Pompeo: Iran is responsible for attacking oil tankers in Gulf
June 21, 2019
(JNS)-Two tankers, one carrying oil and the other transferring a freight of methanol, in the Gulf of Oman near the strategic Strait of Hormuz were attacked on Thursday, less than a month after Iran was blamed for attacking four oil tankers off the coast of the United Arab Emirates.
Norwegian-owned tanker Front Altair and a Japanese-owned ship Kokuka Courageous were hit in the attack. The Norwegian Martime Agency said that three explosions were reported onboard the tanker.
U.S. Secretary of State Mike Pompeo blamed Iran for Thursday's attacks.
"It is the assessment of the United States government that the Islamic Republic of Iran is responsible for the attacks in the Gulf of Oman," he said at a press briefing on Thursday afternoon at the U.S. State Department.
An unnamed U.S. official also said that Iran's claims to have rescued the crews of the ships are "patently false," and instead, that 21 of the crewmen from the Kokuka Courageous, operated by Kokuka Sangyo Co., were abroad the USS Bainbridge missile destroyer.
Iran's state-run news agency IRNA had claimed that the 44 sailors from the ships were rescued by Iranian Navy and are currently on the Iranian Island of Jask.
However, the Japanese operator of the Kokuka Courageous tanker that was damaged in the attack says all of its crew members are now safely onboard the Bainbridge.
The crew of the Bainbridge also reported that they saw an unexploded "limpet mine" on the side of one of the ships attacked, reported CNN, citing a U.S. defense official familiar with the situation.
These mines are the type attached to a side of a ship's hull using magnets. They were also suspected of being used in the May attack on four oil tankers off the coast of the United Arab Emirates.
The White House said that U.S. President Donald Trump has been briefed on the tanker attacks.
"The president has been briefed on the attack on ships in the Gulf of Oman. The U.S. government is providing assistance and will continue to assess the situation," White House press secretary Sarah Sanders said in a statement.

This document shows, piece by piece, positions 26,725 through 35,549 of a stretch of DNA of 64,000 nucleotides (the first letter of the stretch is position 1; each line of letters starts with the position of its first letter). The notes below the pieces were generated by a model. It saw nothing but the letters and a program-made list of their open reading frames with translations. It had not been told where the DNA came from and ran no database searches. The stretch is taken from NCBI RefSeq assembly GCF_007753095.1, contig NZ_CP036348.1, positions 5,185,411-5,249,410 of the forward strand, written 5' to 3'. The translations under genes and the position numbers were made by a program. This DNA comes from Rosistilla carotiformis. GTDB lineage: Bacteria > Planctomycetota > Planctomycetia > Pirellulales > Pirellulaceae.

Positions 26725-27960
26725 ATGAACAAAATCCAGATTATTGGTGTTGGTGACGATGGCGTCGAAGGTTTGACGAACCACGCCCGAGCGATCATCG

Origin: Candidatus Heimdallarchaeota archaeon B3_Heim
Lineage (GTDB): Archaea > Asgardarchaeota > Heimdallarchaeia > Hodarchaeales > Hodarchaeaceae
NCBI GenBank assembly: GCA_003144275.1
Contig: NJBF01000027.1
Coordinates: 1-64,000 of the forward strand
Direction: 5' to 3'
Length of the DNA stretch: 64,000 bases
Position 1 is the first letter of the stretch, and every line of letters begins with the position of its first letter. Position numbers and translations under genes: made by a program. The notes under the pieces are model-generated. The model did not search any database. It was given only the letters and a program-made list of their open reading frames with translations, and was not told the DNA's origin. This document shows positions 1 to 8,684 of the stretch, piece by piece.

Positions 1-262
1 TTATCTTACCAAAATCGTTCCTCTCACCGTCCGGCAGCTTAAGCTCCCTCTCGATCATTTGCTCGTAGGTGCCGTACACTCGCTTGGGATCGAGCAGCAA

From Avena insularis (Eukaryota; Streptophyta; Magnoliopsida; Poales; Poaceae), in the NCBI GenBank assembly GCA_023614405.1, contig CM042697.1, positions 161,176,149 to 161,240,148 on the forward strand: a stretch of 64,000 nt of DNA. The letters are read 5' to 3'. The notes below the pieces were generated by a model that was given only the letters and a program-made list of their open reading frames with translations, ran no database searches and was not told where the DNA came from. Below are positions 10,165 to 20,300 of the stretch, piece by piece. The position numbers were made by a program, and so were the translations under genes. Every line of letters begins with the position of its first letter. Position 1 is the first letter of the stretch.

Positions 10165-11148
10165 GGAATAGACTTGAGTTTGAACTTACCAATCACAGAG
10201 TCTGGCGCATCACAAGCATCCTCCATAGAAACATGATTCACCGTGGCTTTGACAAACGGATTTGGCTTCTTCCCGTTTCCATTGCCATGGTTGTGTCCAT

'World cannot afford is a major confrontation'
U.N. Secretary-General António Guterres said that the world cannot afford a major conflict in the Persian Gulf.
"I strongly condemn any attack against civilian vessels," Guterres told a Security Council meeting on U.N. cooperation with the Arab League.
"Facts must be established and responsibilities clarified," he added. "If there is something the world cannot afford, it is a major confrontation in the Gulf region."
Arab League Secretary-General Ahmed Aboul Gheit also called the incident a "dangerous development."
"Some parties in the region are trying to instigate fires in our region, and we must be aware of that," Gheit told the Security Council.
The United States also requested an emergency meeting of the U.N. Security Council to discuss the situation in the Gulf, which comes amid heightened tensions between Iran and the America.
Trump pulled out of the 2015 Iran nuclear deal in May 2018 and has since imposed heavy sanctions on the Islamic Republic. He now seeks to block all oil exports from Iran.
This week, Japanese Prime Minister Shinzo Abe visited Tehran in what was widely seen as a bid to ratchet down the tensions between the two countries.
"There is [the] possibility of an accidental conflict, and a military conflict should be prevented at all costs," Abe said during a press conference in the regime on Wednesday.
For its part, Iran has continued its bellicose language, with President Hassan Rouhani saying that the United States would face a "crushing response" if it attacked.